NOAA
UAS Program

Welcome
to the

Research Areas

Evaluate observing strategies

Address critical data gaps

Facilitate UAS application

Evaluate ship-launched UAS technology and infrastructure

Develop extended visual line of sight operations

Analyze the value of high-altitude observations

Develop UAS CONOPS for conducting pinniped surveys in remote regions

UAS Program Mission

To facilitate UAS applications and utilization

Accelerate transition of UAS capabilities from research to operations

Provide expertise and resources for UAS research and development

Vision: To fully exploit UAS capabilities to meet NOAA’s mission requirements

 

 

Unmanned Aircraft Systems - Program Highlights

Drones Are Helping NOAA Scientists To Conduct Research



News

NOAA’S Sensing Hazards with Operational Unmanned Technology (SHOUT) Experiment: Observations and Forecast Impacts

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NOAA’S Sensing Hazards with Operational Unmanned Technology (SHOUT) Experiment: Observations and Forecast Impacts

Wick Et Al. Accepted For Publication In BAMS - (Article and Figure Provided by Barb Deluisi - NOAA Federal)

During 2015 and 2016, NOAA conducted three field campaigns using the NASA Global Hawk autonomous aircraft outfitted with GPS dropwindsondes and remote sensors. The Sensing Hazards with Operational Unmanned Technology (SHOUT) project evaluated the potential ability of this high-altitude aircraft to collect novel observations to improve forecasts of high-impact weather events including hurricanes. The experiment also examined the effectiveness of employing new technology of this type. A new article to be published in the Bulletin of the American Meteorological Society, led by ESRL PSD with multiple NOAA and joint institute co-authors, provides a an overview of SHOUT and summarize the various missions flown over the two-year campaign, the observations collected and their application, and the results of a diverse set of studies evaluating the impact of the data on multiple operational forecast systems.

L3Harris Successfully Completes Autonomous Shipboard Launch and Recovery of FVR-55 Unmanned Aircraft

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L3Harris Successfully Completes Autonomous Shipboard Launch and Recovery of FVR-55 Unmanned Aircraft

ARTICLE AND FIGURES PROVIDED BY KENNETH VIERRA

On February 17, 2020, flight tests were conducted by L3Harris on the M/V Richard L. Becker off Fort Lauderdale, FL to demonstrate autonomous takeoff and recovery from a moving vessel at-sea.  L3Harris completed all objectives and demonstrated fully autonomous flight using Hybrid Quadrotor (HQ) technology from a moving ship with limited deck space. The FVR-55 took off from the ship vertically, switched to fixed wing flight, and returned and landed vertically on the ship autonomously (no external pilot control inputs required).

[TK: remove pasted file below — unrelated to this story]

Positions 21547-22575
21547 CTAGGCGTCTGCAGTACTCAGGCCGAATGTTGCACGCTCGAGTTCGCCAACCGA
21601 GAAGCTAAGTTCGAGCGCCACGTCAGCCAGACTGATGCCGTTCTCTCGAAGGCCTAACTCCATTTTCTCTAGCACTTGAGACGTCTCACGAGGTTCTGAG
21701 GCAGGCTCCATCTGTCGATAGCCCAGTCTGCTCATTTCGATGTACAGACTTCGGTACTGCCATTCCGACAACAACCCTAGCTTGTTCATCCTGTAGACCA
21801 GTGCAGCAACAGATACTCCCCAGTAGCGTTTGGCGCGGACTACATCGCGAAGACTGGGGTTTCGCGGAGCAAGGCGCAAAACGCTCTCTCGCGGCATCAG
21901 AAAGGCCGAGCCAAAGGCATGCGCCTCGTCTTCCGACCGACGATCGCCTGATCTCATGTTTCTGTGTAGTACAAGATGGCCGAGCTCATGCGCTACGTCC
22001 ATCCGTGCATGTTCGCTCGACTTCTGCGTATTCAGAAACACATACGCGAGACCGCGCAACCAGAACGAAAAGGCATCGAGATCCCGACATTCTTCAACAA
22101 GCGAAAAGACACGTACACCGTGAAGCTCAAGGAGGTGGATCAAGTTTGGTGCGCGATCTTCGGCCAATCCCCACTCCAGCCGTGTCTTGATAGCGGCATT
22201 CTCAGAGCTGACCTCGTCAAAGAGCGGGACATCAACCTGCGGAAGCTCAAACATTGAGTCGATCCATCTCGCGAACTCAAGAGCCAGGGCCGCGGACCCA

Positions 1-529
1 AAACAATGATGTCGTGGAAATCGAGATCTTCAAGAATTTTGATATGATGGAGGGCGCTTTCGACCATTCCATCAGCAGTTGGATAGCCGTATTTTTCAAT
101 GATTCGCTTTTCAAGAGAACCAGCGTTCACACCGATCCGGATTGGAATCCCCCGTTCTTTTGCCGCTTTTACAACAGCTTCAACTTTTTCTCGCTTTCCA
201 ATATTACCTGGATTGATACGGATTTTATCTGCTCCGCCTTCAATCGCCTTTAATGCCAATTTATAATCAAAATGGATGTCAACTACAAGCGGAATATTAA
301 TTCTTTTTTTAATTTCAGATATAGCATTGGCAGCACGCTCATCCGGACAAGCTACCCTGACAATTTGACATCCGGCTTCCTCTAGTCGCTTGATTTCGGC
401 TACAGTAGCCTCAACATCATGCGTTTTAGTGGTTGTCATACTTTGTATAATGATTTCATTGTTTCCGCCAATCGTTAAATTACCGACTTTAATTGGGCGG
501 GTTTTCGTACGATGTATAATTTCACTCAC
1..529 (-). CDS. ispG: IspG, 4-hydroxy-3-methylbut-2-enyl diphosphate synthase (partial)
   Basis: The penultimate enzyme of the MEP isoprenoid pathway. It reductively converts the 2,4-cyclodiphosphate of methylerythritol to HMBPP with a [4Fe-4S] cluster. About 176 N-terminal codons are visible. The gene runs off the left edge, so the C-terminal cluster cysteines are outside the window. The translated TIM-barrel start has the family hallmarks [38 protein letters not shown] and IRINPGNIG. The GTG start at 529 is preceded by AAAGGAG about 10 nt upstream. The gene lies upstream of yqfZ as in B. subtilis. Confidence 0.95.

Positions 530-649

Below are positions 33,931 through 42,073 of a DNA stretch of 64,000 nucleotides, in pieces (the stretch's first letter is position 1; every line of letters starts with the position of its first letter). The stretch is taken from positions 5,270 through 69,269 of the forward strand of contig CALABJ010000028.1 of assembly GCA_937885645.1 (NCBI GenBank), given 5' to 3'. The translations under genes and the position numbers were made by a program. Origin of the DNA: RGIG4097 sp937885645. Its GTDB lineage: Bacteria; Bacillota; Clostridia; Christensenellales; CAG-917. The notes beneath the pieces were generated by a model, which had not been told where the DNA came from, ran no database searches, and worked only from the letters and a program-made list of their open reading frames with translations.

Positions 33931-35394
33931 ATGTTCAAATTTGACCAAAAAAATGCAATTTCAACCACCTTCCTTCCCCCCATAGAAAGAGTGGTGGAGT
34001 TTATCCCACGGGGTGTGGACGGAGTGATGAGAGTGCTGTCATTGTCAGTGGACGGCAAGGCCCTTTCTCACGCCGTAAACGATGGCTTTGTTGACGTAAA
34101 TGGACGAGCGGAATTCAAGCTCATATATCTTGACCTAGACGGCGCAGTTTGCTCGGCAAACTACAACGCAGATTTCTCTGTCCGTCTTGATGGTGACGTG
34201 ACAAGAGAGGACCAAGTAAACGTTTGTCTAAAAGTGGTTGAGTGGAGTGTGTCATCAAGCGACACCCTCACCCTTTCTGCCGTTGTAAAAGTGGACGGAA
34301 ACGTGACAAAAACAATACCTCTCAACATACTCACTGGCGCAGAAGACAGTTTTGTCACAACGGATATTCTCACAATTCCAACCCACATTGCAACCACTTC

Deployment and Operation of the RAAVEN small Unmanned Aerial System (sUAS) in Support of NOAA Science during ATOMIC

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Deployment and Operation of the RAAVEN small Unmanned Aerial System (sUAS) in Support of NOAA Science during ATOMIC

ARTICLE AND FIGURES PROVIDED BY GIJS DE BOER (ESRL/PSD/CIRES/CU) AND JANET INTRIERI (ESRL/PSD)

Supported with UAS Program Office funding, a team from the University of Colorado Boulder will deploy the RAAVEN sUAS from Barbados between 19 January and 17 February 2020. Launch and retrieval will occur from the shore at a field and the adjacent beach in Morgan Lewis, Barbados RAAVEN miniFlux measurements can directly contribute to advancing our scientific understanding relevant to NOAA forecasting efforts across weather and climate scales. Specifically, information on the vertical distribution of dynamic (momentum) and thermodynamic fields (heat fluxes), spatial and temporal variation of PBL height, formation and maintenance of tropical clouds, and ABL stability can be used to evaluate boundary layer and cloud parameterizations. This to examine and better understand the physical processes supporting the organization of tropical clouds and to provide guidance on model physics development. Improving model physics is one of the major goals articulated in NOAA’s Unified Forecast System (UFS) Goals and Priorities document. 

Surveying Antarctic Predators to Inform Fisheries Management

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Surveying Antarctic Predators to Inform Fisheries Management

Article and Figures Provided By Douglas Kraus (NMFS/AERD)

NOAA Fisheries’ Antarctic Ecosystem Research Division (AERD) studies and monitors several species of seals and penguins that are indicators of the health of the regional fishery for Antarctic krill. Krill are the focus of an expanding international fishery in the Antarctic, but are also a fundamental food source for the region’s fish, marine mammals, and birds. Accurate census counts and measurements of body condition are fundamental to seal and penguin population management, but can be difficult to obtain in remote polar environments. Funding from the UAS Program Office partially supports said studies.

 

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